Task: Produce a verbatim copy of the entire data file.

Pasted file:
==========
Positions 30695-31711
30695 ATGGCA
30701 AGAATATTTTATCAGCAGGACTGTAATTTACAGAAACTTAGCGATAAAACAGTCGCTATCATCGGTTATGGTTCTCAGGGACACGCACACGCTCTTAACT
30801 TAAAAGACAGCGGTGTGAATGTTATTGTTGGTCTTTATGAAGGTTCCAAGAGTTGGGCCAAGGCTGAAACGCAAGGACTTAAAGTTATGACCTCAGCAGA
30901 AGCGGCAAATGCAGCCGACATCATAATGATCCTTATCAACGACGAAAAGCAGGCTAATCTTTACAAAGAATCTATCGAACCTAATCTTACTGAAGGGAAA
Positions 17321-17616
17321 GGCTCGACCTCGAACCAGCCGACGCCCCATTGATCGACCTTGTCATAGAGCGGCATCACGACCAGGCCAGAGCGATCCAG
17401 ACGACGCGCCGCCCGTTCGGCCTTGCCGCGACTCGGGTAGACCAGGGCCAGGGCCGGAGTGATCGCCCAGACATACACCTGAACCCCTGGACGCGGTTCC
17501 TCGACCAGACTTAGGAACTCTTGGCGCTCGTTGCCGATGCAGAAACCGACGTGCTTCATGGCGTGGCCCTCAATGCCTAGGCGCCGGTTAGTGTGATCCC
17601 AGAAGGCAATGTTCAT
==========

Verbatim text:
Positions 30695-31711
30695 ATGGCA
30701 AGAATATTTTATCAGCAGGACTGTAATTTACAGAAACTTAGCGATAAAACAGTCGCTATCATCGGTTATGGTTCTCAGGGACACGCACACGCTCTTAACT
30801 TAAAAGACAGCGGTGTGAATGTTATTGTTGGTCTTTATGAAGGTTCCAAGAGTTGGGCCAAGGCTGAAACGCAAGGACTTAAAGTTATGACCTCAGCAGA
30901 AGCGGCAAATGCAGCCGACATCATAATGATCCTTATCAACGACGAAAAGCAGGCTAATCTTTACAAAGAATCTATCGAACCTAATCTTACTGAAGGGAAA
Positions 17321-17616
17321 GGCTCGACCTCGAACCAGCCGACGCCCCATTGATCGACCTTGTCATAGAGCGGCATCACGACCAGGCCAGAGCGATCCAG
17401 ACGACGCGCCGCCCGTTCGGCCTTGCCGCGACTCGGGTAGACCAGGGCCAGGGCCGGAGTGATCGCCCAGACATACACCTGAACCCCTGGACGCGGTTCC
17501 TCGACCAGACTTAGGAACTCTTGGCGCTCGTTGCCGATGCAGAAACCGACGTGCTTCATGGCGTGGCCCTCAATGCCTAGGCGCCGGTTAGTGTGATCCC
17601 AGAAGGCAATGTTCAT